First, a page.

It’s time for my quarterly investment update. Every 3 months, I look at my portfolio and sell stocks that I don’t like and then buy ones that I do. This quarter, I’m doing nothing.
This is one of the hardest things for me to do. I like to trade. Sell a stock here, buy a new one here. It’s exciting. Especially when you sell a stock that’s been down for a while because then you no longer have to look at that red smirch on your portfolio every day. But while activity is a good thing in almost every other aspect of life, it can hurt you in investing. The undisputable fact is that the more you trade, the more you’ll lose on commissions and spreads. What’s more disputable, but true in my mind is that investing overactivity makes me do dumb things.
A couple of the stocks that I had sold over the past year have made strong runs since I sold them. AMN has gained 47% and DUCK has gained 20%. I probably shouldn’t have sold either of them, if I had followed my strict evaluation process. But I wanted to sell them. Each company had its problems, so I found good reasons to sell and justifed them to myself. The problem was that I didn’t follow the sell criteria that I had set up before I bought the stocks. I made up new ones just so I could sell the stock. If I had stuck with my initial criteria, I’d still be holding on to those two and enjoying my gains.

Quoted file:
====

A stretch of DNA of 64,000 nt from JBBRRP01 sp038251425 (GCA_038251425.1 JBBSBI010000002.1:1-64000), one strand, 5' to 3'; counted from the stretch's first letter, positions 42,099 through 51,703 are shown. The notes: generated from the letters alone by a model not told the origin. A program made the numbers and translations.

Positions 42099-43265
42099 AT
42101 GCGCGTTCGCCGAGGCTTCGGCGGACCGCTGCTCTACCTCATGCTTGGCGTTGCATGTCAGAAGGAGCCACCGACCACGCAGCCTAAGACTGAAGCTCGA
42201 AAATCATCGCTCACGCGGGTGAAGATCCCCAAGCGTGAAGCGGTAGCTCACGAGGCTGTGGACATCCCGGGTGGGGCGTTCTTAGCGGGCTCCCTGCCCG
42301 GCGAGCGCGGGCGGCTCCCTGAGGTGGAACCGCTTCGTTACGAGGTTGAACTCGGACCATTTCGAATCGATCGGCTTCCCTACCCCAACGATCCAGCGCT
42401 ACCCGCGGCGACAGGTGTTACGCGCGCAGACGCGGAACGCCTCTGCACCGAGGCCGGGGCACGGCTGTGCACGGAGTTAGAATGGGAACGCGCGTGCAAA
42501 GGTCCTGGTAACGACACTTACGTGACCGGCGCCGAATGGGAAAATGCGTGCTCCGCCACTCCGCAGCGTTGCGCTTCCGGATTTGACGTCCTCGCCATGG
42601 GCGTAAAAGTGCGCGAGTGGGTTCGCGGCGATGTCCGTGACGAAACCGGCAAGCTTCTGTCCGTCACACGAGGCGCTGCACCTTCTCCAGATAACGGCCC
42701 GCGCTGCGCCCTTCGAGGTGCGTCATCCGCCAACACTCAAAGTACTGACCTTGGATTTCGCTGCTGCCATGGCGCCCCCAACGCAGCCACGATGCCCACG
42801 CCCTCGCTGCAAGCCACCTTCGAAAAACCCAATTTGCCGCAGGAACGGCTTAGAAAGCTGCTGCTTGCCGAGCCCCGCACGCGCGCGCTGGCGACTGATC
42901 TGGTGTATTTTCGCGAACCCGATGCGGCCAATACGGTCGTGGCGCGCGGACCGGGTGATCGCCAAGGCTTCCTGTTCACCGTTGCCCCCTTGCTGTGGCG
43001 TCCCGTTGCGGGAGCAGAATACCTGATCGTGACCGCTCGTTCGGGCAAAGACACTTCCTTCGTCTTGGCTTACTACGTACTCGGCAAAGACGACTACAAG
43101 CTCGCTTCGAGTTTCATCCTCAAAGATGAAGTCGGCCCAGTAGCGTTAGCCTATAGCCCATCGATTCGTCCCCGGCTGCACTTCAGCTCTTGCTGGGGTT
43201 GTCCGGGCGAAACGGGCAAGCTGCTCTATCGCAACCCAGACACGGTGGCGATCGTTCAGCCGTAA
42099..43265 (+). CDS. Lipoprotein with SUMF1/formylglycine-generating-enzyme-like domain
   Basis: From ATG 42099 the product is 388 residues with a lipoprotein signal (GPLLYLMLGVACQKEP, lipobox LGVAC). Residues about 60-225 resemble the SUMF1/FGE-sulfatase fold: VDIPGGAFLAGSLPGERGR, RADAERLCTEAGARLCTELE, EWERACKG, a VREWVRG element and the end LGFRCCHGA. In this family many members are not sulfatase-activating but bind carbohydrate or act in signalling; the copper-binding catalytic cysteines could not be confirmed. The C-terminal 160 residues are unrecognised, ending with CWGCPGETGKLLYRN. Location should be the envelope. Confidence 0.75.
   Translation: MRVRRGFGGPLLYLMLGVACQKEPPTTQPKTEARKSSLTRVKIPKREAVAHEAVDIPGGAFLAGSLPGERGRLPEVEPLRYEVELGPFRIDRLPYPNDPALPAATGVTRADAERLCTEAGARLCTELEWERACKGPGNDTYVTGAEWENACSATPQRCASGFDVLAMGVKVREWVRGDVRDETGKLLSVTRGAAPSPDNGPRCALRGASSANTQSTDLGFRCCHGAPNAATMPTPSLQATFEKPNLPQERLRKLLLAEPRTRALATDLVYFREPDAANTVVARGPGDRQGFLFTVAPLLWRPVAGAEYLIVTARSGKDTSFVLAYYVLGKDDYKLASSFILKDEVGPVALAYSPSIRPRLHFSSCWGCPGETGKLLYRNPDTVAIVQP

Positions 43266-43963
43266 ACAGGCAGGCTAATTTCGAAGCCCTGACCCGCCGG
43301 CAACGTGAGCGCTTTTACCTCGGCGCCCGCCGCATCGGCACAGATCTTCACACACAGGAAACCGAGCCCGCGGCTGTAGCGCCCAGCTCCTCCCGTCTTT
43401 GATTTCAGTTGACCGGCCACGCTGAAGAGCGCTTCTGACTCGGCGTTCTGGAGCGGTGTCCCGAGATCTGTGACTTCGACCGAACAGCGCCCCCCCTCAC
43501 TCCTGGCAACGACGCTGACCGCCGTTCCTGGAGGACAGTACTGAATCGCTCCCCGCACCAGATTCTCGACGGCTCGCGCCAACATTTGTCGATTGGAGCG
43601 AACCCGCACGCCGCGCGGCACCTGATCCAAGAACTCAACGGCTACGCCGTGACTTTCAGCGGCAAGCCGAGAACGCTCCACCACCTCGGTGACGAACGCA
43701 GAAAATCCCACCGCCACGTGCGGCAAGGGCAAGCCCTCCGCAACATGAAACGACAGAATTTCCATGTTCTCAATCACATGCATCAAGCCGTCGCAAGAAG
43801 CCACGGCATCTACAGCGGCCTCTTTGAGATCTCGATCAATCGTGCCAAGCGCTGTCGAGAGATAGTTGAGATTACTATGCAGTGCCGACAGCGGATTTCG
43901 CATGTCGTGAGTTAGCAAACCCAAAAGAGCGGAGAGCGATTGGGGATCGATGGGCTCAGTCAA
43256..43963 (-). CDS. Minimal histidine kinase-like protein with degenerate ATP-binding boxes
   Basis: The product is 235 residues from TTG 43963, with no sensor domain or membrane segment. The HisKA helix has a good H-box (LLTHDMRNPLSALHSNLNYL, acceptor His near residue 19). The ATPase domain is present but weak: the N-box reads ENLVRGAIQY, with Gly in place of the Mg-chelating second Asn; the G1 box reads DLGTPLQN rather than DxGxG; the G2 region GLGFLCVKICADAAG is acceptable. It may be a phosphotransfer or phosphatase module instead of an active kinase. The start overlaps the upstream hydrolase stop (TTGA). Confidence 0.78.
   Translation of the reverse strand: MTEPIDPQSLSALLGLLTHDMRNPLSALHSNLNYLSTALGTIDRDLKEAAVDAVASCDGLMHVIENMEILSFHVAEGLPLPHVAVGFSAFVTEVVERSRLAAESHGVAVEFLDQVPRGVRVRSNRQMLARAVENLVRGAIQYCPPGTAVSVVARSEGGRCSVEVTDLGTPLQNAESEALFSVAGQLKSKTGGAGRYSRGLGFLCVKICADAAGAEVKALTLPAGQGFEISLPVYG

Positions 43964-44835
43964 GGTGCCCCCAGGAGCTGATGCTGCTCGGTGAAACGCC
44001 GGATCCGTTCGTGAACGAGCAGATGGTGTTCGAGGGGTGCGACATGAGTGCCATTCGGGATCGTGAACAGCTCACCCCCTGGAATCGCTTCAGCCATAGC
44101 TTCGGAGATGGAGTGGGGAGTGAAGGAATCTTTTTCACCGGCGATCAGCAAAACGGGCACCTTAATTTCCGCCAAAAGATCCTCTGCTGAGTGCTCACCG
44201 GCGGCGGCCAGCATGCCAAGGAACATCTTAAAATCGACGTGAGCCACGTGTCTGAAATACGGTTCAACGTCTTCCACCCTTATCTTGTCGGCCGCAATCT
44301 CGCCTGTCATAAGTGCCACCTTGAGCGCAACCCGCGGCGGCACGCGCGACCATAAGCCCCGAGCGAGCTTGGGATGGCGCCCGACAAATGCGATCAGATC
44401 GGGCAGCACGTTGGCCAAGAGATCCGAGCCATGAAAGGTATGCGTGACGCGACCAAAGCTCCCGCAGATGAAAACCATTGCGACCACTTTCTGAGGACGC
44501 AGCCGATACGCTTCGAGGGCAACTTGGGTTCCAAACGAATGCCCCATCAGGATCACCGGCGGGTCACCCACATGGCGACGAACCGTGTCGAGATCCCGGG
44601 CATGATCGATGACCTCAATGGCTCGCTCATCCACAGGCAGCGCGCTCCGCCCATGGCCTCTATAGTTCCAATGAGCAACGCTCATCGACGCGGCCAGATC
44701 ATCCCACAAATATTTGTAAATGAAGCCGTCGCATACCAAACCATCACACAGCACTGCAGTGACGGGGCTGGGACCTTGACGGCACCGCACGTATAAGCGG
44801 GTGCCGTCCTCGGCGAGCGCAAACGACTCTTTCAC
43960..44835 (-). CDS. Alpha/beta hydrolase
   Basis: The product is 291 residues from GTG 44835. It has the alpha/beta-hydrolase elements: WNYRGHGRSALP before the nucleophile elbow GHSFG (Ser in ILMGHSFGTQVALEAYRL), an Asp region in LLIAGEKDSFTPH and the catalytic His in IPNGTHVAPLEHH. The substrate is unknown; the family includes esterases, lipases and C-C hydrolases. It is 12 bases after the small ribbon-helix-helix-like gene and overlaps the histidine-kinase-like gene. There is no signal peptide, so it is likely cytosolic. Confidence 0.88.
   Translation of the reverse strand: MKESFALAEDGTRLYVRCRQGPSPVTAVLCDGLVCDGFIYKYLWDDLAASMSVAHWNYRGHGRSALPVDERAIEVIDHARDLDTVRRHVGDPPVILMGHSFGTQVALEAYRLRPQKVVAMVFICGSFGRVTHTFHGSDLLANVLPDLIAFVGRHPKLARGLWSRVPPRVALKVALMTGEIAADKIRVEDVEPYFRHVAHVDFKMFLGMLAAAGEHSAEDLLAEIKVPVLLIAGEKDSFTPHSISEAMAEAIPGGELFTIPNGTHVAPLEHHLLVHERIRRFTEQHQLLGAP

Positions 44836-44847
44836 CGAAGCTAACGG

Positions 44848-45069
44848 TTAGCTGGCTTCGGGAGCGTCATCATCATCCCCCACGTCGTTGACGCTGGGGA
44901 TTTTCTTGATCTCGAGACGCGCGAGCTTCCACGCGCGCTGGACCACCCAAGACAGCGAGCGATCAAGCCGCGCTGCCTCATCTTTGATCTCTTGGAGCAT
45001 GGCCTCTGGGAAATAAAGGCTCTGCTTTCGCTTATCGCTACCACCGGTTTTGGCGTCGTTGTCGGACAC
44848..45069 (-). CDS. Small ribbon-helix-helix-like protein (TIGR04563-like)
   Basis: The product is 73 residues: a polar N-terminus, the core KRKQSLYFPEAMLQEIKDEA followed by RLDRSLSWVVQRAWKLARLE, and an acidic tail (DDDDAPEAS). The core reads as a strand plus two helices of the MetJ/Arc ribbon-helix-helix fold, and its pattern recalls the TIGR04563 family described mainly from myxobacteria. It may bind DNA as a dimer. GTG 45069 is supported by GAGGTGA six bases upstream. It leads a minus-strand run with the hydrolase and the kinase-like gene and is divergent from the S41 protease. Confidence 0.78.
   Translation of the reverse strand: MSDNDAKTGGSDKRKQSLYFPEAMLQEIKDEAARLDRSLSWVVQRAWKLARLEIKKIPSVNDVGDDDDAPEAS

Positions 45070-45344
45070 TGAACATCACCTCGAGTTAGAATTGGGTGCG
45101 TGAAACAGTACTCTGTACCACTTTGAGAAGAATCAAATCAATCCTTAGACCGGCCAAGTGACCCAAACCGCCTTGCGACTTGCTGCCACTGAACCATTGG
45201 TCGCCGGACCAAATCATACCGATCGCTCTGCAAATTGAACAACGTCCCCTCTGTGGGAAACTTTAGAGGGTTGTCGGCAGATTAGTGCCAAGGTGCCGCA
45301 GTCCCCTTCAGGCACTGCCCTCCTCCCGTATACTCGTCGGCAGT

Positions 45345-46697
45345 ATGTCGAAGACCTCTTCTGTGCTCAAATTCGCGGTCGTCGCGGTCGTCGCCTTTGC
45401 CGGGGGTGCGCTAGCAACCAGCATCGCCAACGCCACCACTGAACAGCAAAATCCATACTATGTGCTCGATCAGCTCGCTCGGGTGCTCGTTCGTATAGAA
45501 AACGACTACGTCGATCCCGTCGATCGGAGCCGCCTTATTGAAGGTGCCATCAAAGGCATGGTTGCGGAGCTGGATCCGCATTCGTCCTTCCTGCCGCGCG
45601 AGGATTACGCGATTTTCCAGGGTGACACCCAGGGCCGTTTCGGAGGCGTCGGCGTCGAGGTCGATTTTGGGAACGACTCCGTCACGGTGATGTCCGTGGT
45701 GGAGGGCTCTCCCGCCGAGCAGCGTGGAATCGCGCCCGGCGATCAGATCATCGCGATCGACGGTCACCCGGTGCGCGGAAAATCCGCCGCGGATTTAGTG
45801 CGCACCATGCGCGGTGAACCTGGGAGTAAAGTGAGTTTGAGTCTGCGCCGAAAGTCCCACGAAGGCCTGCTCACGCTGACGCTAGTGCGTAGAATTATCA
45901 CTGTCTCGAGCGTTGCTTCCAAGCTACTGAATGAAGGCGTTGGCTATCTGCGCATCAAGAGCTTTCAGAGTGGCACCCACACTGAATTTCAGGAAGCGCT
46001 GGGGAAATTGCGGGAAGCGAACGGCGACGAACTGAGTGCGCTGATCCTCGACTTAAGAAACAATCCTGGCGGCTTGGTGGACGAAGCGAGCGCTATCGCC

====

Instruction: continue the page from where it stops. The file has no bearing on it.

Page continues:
I guess my lesson is that you should decide under what conditions you would sell any stock before you buy it. Until those conditions appear, hold tight. This is especially true for small undervalued stocks because it can take a long time for the market to come around and properly value them. James Cloonan, over at The American Association of Individual Investors runs a Shadow Stock Portfolio on which my portfolio is loosely based. He recommends giving small-cap value stocks at least 2 years to be recognized by the market.
Patience, young grasshopper!